Browsing School, Graduate by Subject "Zinc"
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Cys3His Zinc Finger Proteins: Metal Ion Coordination and RNA Recognition Properties of Tristetraprolin and the 30 kDa Subunit of the Cleavage and Polyadenylation Specificity FactorZinc finger proteins (ZFs) utilize zinc ions to fold and function. ZFs globally regulate gene expression through interactions with DNA, RNA and other proteins. The Cys₃His ZFs are an emerging class of ZFs that regulate RNA. Tristetraprolin (TTP) and the 30 kDa subunit of the cleavage and polyadenylation specificity factor (CPSF30) are two examples of Cys₃His ZFs. TTP binds to adenosine/uridine-rich sequences found in the 3'-untranslated regions of cytokine mRNA. TTP is a potential target for cadmium toxicity. A construct of TTP (TTP-2D) was over-expressed and purified, and the Cd(II) binding properties were determined using UV-visible spectroscopy. TTP-2D was found to bind Cd(II) with a Kd of 3.5 (± 0.1) x 10⁻⁹ M at a 2:1 Cd(II):TTP-2D stoichiometry. Cd(II)-TTP-2D selectively bound to an AU-rich RNA sequence, and exhibited greater selectivity than its Zn(II), Fe(II) or Fe(III)-TTP-2D counterparts, as measured by Fluorescence Anisotropy (FA). CPSF30 is essential for pre-mRNA processing and is predicted to interact with the pre-mRNA polyadenylation signal, AAUAAA. Constructs of CPSF30 that contain the whole protein, its 5 Cys₃His domains and its singular Cys₂HisCys domain were overexpressed and purified. These constructs coordinate Co(II) and Zn(II) at the expected 6:1, 5:1 and 1:1 M(II):protein stoichiometry with affinities ( K<sub>d</sub>s) of 6.3 (± 0.6) x 10⁵ M, 5.1 (± 0.5) x 10⁵ M and 3.1 (± 0.1) x 10⁵ M for Co(II). To increase solubility, a maltose binding fusion (MBP) of the 5 Cys₃His domain, called MBP-CPSF30-5FE, was overexpressed and purified in the folded state. MBP-CPSF30-5FE was found to contain with 4 zinc and 1 iron ions by Inductively Coupled Plasma Mass Spectrometry (ICP-MS). MBP-CPSF30-5FE was determined to selectively bind to AU-rich RNA target from α-Synuclein pre-mRNA, using a combination of electrophoretic mobility shift assays (EMSA) and FA. The binding data was best fit to a cooperative binding model with 2 protein:1 RNA with Kds of 1.44 (± 0.04) x 10⁷ M for α-Synuclein24, 1.15 (± 0.04) x 10⁷ M for α-Synuclein30 and 9.35 (± 0.27) x 10⁸M for α-Synuclein38 and an average hill coefficient of 1.63 (± 0.07).
Identification and Characterization of the Zinc Uptake Regulator (Zur) of Corynebacterium diphtheriaeRegulation of metal ion homeostasis is essential to bacterial cell survival and in most species is controlled by metal-dependent transcriptional regulators. In this study, we describe a Corynebacterium diphtheriae ferric uptake regulator-family protein, Zur, that controls expression of genes in response to available zinc. Although no growth phenotype was observed in differential metal conditions, a C. diphtheriae zur mutant was more sensitive to peroxide stress, suggesting that Zur has a role in protecting the bacterium from oxidative damage. By measuring promoter activities and mRNA levels, we demonstrated that Zur represses transcription of three genes, zrg, cmrA, and troA, in zinc replete conditions. Zrg and TroA have similarity to other proteins involved in zinc uptake such as Bacillus subtilis YciC and Treponema pallidium TroA, respectively. CmrA has the highest similarity to C. diphtheriae TroA. Transcription of zrg and cmrA was also regulated in response to iron and manganese, respectively, by mechanisms that are independent of Zur. In addition to these three genes, 74 genes were shown to be affected by the absence of Zur and zinc via microarray analysis of transcript levels. The microarray results were confirmed via qRT-PCR for six of these genes, including one that is seemingly activated by Zur. An adjacent gene to zur, predicted to encode a metal-dependent transcriptional regulator in the ArsR/SmtB family, is transcribed from a separate promoter whose activity is unaffected by Zur. In contrast, Zur represses the activity of the zur promoter under low zinc conditions. The observed unique regulation of zur transcription has not been described for any other Zur ortholog. In addition, Zur bound the upstream region of multiple genes with varying affinity and this binding was metal dependent. A Zur binding site was determined on the upstream region of zur, cmrA, and sidA using a Dnase I protection assay. Our studies provide the first evidence of a zinc-specific transcriptional regulator in C. diphtheriae and give new insights into the intricate regulatory network responsible for regulating metal ion concentrations in this toxigenic human pathogen.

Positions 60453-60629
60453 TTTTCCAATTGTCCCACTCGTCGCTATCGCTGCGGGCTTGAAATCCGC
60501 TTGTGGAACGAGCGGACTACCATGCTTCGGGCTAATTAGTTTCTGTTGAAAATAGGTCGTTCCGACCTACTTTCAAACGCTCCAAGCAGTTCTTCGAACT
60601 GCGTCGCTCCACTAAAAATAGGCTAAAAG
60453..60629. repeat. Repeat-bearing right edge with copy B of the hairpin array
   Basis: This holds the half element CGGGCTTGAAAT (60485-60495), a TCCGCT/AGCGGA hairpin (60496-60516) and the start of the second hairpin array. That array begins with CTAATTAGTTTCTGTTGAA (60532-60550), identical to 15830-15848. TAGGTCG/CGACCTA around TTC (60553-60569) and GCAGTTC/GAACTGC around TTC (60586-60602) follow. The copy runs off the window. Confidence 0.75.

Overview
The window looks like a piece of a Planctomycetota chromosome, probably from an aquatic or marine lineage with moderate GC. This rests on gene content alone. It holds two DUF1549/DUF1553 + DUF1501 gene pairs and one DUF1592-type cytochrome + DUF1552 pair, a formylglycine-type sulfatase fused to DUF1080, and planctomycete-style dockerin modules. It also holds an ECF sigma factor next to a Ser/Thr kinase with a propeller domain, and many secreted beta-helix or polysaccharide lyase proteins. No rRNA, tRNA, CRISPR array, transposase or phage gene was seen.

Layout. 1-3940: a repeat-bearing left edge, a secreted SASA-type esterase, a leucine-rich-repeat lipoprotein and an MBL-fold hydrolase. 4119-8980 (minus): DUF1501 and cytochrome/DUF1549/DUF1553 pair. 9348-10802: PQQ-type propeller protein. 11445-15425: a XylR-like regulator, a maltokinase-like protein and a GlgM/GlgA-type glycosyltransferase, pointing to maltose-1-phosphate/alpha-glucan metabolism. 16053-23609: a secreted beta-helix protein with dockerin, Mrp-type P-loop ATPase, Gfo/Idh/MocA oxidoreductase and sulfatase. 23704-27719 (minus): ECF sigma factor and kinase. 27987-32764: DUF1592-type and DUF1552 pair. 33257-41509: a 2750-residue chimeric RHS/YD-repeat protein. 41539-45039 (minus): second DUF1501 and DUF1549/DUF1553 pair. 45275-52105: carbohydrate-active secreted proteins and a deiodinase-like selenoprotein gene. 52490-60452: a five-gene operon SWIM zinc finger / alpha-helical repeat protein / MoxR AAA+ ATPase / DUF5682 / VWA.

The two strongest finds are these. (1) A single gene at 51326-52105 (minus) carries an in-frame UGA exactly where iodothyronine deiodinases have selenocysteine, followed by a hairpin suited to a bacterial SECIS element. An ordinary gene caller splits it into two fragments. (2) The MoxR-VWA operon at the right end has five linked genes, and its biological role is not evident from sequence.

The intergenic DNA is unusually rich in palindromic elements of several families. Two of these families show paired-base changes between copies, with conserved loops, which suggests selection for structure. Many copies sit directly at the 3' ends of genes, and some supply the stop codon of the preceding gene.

Measuring Cytosolic and Mitochondrial Labile Zinc Concentrations Following Hypoxia/Hypoglycemia with Fluorescence BiosensorsZinc is a "trace" metal necessary for proper cellular function, but studies, in multiple cell types, have shown that excess free zinc can be toxic (1, 2). It has also been observed that the intra- and extra-cellular concentrations of labile zinc increase dramatically in models of cerebral ischemia (3, 4). Substantial evidence indicates that mitochondrial dysfunction plays a significant role in neuronal death following ischemia (5), and both mitochondrial dysfunction and increased intracellular zinc concentrations have been associated with increased reactive oxygen species (ROS) production and ultimately apoptosis (6, 7). Zinc, specifically, has been shown to inhibit major mitochondrial enzymes of energy production contributing to mitochondrial dysfunction (8). We adapted our expressible fluorescent zinc biosensor (9) to target the mitochondria of PC12 cells, enabling us to ratiometrically image the mitochondrial matrix concentration of labile zinc even at resting (picomolar) levels. This represents the first such development of a sensor with sensitivity for physiological zinc in the mitochondria. We used this biosensor and our previous sensor, in cells which have undergone oxygen/glucose deprivation (OGD), to measure the "free" zinc concentrations following an ischemic-like event. The data suggests that both the intra-cellular and intra-mitochondrial zinc concentrations increase following OGD, albeit at different times, with the mitochondrial increase preceding the cytosolic increase. Our data raises the possibility that an increase in mitochondrial zinc could contribute to cell death in models of ischemia/reperfusion. 1. Canzoniero, L.M., et al. (1999) Journal of Neuroscience 19:RC31, 1-6. 2. Zodl, B., et al. (2003) Journal of Inorganic Biochemistry 97, 324-330. 3. Tonder, N., et al. (1990) Neuroscience Letters 109, 247-252. 4. Frederickson, C. J., et al. (2006) Experimental Neurology 198, 285-293. 5. Fiskum, G. et al. (2008) Mitochondria and Oxidative Stress in Neurodegenerative Disorders: Annals of the New York Academy of Science. 1147, 129-138 6. Weiss, J. H., et al. (2000) Trends in Pharmacological Sciences 21, 395-401. 7. Jiang, D., et al. (2001) Journal of Biological Chemistry 276, 47524 - 47529. 8. Gazaryan, I.G., et al. (2007) Journal of Biological Chemistry 282, 24373-24380. 9. Bozym, R. A., et al. (2006) ACS Chemical Biology 1, 103-111.